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Paul Lauterbur and the invention of MRI / M. Joan Dawson

Catalog Data

Dawson, M. Joan 1944-  Search this
Lauterbur, Paul C. 1929-2007  Search this
Physical description:
xv, 273 pages : illustrations ; 24 cm
Epiphany in a hamburger -- Portrait of a scientist as a young man -- Study, work, and war -- Early breakthroughs -- The 1960s: Stony Brook, Stanford, and spectrometers -- The first fruitful weeks -- The worldwide laboratory -- Baby grows up -- Among the corn fields -- The end and the beginning
"On September 2, 1971, the chemist Paul Lauterbur had an idea that would change the practice of medical research. Considering recent research findings about the use of nuclear magnetic resonance (NMR) signals to detect tumors in tissue samples, Lauterbur realized that the information from NMR signals could be recovered in the form of images -- and thus obtained noninvasively from a living subject. It was an unexpected epiphany: he was eating a hamburger at the time. Lauterbur rushed out to buy a notebook in which to work out his idea; he completed his notes a few days later. He had discovered the basic method used in all MRI scanners around the world, and for this discovery he would share the Nobel Prize for Physiology or Medicine in 2003. This book, by Lauterbur's wife and scientific partner, M. Joan Dawson, is the story of Paul Lauterbur's discovery and the subsequent development of the most important medical diagnostic tool since the X-ray. With MRI, Lauterbur had discovered an entirely new principle of imaging. Dawson explains the science behind the discovery and describes Lauterbur's development of the idea, his steadfastness in the face of widespread skepticism and criticism, and related work by other scientists including Peter Mansfield (Lauterbur's Nobel co-recipient), and Raymond Damadian (who famously feuded with Lauterbur over credit for the ideas behind MRI). She offers not only the story of one man's passion for his work but also a case study of how science is actually done: a flash of insight followed by years of painstaking work."--Jacket.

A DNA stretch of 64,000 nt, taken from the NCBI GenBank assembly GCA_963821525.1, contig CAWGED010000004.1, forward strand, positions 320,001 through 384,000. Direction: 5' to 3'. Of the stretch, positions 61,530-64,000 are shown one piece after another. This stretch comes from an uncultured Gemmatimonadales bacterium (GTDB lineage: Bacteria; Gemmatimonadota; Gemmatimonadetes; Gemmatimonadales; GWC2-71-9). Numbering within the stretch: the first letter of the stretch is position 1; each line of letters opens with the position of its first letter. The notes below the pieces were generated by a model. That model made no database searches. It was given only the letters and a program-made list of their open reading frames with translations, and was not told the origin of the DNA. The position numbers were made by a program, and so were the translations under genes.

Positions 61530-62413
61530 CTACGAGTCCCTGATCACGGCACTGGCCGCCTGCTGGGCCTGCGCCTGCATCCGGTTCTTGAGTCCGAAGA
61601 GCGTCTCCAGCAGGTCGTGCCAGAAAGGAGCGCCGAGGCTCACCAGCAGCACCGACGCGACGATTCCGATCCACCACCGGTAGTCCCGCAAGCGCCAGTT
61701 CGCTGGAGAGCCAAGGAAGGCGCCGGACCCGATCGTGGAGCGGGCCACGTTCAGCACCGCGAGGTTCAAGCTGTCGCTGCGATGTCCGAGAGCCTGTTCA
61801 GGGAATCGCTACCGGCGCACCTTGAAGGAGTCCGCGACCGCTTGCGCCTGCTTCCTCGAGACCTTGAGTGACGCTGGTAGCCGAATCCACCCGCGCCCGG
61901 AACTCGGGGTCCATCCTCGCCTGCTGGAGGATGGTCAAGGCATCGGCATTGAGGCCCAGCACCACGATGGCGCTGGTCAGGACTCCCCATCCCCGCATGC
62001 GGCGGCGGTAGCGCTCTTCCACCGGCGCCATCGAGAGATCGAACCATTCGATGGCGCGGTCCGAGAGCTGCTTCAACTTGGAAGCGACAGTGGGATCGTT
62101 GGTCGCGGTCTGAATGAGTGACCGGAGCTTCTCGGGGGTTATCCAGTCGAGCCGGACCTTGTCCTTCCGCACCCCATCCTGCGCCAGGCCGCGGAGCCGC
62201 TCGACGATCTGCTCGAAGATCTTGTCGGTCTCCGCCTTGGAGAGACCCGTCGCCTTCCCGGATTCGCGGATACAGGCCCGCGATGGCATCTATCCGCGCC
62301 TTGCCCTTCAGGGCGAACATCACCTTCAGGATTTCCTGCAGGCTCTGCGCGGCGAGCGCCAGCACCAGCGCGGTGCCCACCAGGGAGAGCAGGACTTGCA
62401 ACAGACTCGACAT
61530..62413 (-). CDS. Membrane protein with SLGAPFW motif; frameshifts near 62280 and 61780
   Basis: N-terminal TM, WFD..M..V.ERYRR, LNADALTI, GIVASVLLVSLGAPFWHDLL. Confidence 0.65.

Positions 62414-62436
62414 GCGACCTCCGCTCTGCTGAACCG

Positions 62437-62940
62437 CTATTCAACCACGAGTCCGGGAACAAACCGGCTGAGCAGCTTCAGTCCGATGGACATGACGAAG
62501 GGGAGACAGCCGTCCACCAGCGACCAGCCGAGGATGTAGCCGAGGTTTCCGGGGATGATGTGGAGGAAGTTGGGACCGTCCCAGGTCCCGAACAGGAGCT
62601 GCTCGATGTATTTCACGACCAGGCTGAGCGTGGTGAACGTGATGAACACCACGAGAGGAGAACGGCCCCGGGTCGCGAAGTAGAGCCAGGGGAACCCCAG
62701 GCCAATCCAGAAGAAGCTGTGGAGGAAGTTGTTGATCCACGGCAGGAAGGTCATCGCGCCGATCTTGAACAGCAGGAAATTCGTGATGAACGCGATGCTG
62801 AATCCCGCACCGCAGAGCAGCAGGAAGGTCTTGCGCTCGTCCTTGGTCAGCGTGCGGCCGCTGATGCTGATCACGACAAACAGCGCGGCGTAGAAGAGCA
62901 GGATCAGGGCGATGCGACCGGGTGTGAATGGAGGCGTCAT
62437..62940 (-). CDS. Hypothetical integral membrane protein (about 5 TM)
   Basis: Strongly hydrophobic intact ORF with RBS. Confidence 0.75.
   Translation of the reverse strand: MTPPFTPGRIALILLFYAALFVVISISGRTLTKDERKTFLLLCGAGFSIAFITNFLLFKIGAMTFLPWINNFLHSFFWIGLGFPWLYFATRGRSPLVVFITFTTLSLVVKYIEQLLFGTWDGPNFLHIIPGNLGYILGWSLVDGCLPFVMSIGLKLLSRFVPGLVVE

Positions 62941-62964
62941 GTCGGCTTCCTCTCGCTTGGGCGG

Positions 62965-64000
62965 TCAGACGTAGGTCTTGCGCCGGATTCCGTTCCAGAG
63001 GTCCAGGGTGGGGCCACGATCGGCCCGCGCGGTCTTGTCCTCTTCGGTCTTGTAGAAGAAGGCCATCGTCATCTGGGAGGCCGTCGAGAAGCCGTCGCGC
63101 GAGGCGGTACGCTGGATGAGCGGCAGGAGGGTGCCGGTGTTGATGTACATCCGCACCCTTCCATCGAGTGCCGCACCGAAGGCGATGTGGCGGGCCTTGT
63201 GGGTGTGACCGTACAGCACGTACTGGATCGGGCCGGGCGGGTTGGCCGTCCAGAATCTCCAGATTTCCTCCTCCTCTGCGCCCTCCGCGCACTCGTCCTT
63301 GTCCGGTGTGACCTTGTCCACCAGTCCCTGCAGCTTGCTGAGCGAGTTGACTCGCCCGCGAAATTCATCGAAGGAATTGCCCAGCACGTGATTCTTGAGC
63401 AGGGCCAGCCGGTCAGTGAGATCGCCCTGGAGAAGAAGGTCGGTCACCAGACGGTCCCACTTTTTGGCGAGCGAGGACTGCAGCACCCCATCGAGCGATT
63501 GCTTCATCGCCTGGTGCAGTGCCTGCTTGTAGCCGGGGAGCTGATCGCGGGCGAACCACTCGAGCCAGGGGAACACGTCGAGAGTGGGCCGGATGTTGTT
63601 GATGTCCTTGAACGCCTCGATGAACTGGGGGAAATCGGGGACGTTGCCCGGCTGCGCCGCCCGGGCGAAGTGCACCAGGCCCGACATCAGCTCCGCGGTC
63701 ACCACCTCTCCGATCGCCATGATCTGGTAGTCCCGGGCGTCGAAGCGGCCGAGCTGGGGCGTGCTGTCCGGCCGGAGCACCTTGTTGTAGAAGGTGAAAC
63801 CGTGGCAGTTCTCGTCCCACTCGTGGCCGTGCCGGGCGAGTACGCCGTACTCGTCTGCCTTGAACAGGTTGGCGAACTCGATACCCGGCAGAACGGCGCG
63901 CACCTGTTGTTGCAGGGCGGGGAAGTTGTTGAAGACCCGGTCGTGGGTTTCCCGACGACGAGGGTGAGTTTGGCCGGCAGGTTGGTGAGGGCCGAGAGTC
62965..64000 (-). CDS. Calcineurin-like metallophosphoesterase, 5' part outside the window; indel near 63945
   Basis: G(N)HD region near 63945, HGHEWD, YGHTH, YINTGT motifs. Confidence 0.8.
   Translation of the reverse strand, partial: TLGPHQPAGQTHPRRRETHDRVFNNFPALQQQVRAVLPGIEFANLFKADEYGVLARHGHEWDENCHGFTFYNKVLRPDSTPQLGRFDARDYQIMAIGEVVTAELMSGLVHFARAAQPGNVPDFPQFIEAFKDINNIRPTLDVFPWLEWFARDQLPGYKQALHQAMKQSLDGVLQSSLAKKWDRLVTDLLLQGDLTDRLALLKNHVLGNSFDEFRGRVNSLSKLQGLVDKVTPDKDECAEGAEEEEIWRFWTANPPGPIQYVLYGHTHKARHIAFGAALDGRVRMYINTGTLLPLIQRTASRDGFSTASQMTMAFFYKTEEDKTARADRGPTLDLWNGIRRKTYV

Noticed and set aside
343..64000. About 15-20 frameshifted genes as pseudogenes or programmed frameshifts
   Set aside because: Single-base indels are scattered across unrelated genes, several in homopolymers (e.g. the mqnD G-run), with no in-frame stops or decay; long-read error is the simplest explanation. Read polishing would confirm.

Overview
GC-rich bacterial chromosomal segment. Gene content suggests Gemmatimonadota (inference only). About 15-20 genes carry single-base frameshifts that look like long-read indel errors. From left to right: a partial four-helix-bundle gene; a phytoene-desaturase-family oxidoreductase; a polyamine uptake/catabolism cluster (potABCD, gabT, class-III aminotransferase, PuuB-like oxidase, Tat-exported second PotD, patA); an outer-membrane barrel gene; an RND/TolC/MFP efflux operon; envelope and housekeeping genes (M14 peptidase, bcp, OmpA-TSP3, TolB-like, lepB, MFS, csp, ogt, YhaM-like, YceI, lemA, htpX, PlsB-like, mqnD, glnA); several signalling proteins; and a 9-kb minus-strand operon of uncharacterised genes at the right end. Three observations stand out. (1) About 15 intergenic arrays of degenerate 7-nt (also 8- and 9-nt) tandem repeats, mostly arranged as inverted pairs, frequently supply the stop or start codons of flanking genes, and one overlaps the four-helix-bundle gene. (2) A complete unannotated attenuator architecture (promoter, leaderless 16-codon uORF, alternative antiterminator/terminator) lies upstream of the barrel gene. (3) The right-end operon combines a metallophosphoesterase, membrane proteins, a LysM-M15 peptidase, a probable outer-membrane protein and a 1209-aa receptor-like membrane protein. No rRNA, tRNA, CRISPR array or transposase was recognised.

Magnetic resonance imaging--History  Search this
Nobel Prize winners  Search this
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